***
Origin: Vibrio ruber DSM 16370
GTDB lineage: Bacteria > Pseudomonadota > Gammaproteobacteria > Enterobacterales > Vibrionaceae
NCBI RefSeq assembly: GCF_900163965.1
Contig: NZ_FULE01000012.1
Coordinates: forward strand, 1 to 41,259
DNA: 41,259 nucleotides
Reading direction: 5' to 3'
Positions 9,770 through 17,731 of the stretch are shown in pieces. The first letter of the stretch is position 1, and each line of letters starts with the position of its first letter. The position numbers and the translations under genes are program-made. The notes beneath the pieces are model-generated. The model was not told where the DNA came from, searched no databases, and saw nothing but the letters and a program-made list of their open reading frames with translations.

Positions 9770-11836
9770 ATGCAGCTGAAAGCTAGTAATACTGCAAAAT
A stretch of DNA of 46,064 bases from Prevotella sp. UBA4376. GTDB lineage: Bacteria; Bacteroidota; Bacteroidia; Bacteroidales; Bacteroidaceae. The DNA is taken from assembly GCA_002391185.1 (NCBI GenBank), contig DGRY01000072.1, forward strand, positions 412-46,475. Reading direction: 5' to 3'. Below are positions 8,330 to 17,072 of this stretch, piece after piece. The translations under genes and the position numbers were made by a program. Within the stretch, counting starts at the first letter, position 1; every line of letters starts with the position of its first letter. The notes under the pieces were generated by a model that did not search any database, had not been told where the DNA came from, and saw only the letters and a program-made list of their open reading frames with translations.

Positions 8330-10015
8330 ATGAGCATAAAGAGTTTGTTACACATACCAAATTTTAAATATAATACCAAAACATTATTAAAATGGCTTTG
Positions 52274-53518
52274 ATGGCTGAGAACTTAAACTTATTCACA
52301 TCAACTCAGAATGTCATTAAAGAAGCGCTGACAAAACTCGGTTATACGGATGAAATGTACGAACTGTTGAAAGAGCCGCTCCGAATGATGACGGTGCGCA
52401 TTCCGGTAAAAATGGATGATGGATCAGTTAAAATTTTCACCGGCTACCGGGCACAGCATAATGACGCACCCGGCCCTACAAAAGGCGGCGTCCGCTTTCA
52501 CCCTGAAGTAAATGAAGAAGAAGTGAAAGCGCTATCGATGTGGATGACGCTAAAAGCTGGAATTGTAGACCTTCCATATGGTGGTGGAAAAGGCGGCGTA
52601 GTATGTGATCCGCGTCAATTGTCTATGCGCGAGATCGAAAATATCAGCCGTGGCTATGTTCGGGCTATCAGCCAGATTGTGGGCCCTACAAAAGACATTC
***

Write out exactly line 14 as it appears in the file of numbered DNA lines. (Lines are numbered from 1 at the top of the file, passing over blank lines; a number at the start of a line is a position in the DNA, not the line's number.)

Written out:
Positions 52274-53518